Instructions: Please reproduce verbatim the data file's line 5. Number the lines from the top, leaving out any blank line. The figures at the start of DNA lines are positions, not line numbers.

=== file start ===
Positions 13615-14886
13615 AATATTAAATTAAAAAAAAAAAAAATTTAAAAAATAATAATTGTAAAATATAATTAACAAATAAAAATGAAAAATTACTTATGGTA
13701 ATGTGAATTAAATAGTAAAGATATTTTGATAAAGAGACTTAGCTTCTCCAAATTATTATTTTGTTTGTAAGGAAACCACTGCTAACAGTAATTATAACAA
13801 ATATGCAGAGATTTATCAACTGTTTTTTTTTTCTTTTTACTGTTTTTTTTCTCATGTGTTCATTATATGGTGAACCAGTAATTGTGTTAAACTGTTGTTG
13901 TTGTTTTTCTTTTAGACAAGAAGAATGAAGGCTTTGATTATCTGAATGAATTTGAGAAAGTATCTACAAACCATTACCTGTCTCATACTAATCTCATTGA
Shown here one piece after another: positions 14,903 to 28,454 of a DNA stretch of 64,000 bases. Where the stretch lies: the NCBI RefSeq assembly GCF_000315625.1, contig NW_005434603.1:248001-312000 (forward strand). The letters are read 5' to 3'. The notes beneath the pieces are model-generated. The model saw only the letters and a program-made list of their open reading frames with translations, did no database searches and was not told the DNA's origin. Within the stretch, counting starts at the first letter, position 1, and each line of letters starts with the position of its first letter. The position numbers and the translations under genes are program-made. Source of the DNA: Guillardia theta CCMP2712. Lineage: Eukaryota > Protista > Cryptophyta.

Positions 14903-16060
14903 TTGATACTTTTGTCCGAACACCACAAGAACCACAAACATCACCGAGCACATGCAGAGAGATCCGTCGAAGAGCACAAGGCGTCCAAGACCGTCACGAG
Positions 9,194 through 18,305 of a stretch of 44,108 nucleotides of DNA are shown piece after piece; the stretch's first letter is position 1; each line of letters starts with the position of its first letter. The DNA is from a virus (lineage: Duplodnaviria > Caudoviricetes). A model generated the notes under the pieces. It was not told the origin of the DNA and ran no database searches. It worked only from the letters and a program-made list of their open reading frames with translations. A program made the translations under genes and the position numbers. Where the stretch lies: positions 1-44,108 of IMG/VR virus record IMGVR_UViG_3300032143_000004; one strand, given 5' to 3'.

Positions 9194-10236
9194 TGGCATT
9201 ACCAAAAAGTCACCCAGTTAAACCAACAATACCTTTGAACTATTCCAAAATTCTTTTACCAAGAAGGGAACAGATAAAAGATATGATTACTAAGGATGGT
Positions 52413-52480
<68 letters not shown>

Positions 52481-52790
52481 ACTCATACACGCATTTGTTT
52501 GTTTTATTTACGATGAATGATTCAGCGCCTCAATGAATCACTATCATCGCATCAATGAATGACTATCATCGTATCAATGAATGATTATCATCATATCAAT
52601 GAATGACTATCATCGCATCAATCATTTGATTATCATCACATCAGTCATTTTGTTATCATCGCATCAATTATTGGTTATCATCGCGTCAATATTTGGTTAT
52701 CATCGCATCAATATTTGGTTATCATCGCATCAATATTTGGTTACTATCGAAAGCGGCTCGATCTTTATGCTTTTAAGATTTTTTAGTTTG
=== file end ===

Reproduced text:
13901 TTGTTTTTCTTTTAGACAAGAAGAATGAAGGCTTTGATTATCTGAATGAATTTGAGAAAGTATCTACAAACCATTACCTGTCTCATACTAATCTCATTGA